Combustible Celluloid Review - Air (2023), Alex Convery, Ben Affleck, Matt Damon, Ben Affleck, Jason Bateman, Chris Messina, Chris Tucker, Viola Davis, Matthew Maher, Marlon Wayans
Combustible Celluloid
Stream it:
Download at i-tunes iTunes
Own it:
With: Matt Damon, Ben Affleck, Jason Bateman, Chris Messina, Chris Tucker, Viola Davis, Matthew Maher, Marlon Wayans
Written by: Alex Convery
Directed by: Ben Affleck
MPAA Rating: R for language throughout
Running Time: 112
Date: 04/04/2023

Air (2023)

3 Stars (out of 4)

Shoe Believers

By Jeffrey M. Anderson

Functionally directed by Ben Affleck, and with far too many period pop tunes, this Great American "triumph-of-the-underdog" story isn't exactly a three-pointer, but it's at least a solid lay-up.

It's the early 1980s, and the Nike Corporation is struggling in distant third place behind competitors Converse and Adidas. Rob Strasser (Jason Bateman) calls a meeting of the basketball division to try to figure out how to spend their meager $250,000 annual budget. He urges them to pick out three lower-tier players, but Sonny Vaccaro (Matt Damon) insists that this way leads to failure.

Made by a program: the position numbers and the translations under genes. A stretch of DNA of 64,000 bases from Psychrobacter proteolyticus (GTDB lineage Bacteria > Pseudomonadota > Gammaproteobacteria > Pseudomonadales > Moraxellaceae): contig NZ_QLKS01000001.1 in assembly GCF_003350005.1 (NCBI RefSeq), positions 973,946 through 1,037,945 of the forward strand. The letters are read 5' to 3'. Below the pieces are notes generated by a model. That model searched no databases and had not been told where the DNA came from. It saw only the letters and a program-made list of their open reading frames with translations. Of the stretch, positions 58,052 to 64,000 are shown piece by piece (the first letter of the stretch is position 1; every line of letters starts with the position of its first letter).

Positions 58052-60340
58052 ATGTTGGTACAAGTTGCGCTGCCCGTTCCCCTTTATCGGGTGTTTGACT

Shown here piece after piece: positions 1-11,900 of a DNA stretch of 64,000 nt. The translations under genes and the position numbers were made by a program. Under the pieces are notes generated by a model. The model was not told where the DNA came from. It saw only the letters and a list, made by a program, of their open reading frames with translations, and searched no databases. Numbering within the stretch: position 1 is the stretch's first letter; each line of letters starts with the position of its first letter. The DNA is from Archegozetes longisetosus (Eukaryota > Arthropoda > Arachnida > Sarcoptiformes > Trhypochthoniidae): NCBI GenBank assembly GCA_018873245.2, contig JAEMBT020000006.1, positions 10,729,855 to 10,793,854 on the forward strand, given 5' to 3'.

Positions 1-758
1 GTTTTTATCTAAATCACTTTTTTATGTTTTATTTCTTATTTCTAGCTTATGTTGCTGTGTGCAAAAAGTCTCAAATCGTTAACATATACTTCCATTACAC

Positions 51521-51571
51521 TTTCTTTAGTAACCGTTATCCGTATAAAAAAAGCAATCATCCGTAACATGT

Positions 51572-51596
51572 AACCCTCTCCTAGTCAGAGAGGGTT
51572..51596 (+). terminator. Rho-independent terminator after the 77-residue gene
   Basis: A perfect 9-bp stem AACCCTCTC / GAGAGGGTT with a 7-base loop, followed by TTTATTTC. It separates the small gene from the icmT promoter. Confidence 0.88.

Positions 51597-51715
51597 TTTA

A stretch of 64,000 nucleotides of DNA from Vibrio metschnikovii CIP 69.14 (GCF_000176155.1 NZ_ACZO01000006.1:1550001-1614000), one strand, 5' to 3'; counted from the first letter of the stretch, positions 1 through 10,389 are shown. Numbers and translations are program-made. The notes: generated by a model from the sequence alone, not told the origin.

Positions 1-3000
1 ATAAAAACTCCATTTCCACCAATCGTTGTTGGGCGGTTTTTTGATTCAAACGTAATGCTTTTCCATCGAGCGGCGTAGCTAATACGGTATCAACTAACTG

He has a more audacious idea: why not spend all the money trying to get star player Michael Jordan, and, rather than having him wear just any old shoe, offer him his own shoe, the Air Jordan. To do this, Sonny must get around his boss, company CEO Phil Knight (Ben Affleck), and slimy agent David Falk (Chris Messina), and get in touch with Jordan's mother, Deloris (Viola Davis), to convince her. His scheme almost works, but the Jordan family makes one more demand, something that has never before been done.

Air relies on many "sitting-in-a-room-and-talking" shots as well as several "phone-conversation" scenes, and then tries to pump these moments up with his large selection of songs, one of which seems to pop up about every five minutes. And there's too much dialogue that "predicts" the future, designed so that viewers can nod along in recognition.

It's not a dynamic movie, but perhaps thanks to the fine performances — which is to be expected in a movie directed by an actor — the energy is there, and it becomes undeniably exciting. Moreover, this is not a movie about the amassing of great wealth. It's more about regular folks simply keeping their jobs (and, in some cases, their identities), and about a Black family setting a new precedent so that others may follow.

Ultimately, it's the characters that count in Air; we get to know them well enough that their setbacks and victories mean something.

Movies Unlimtied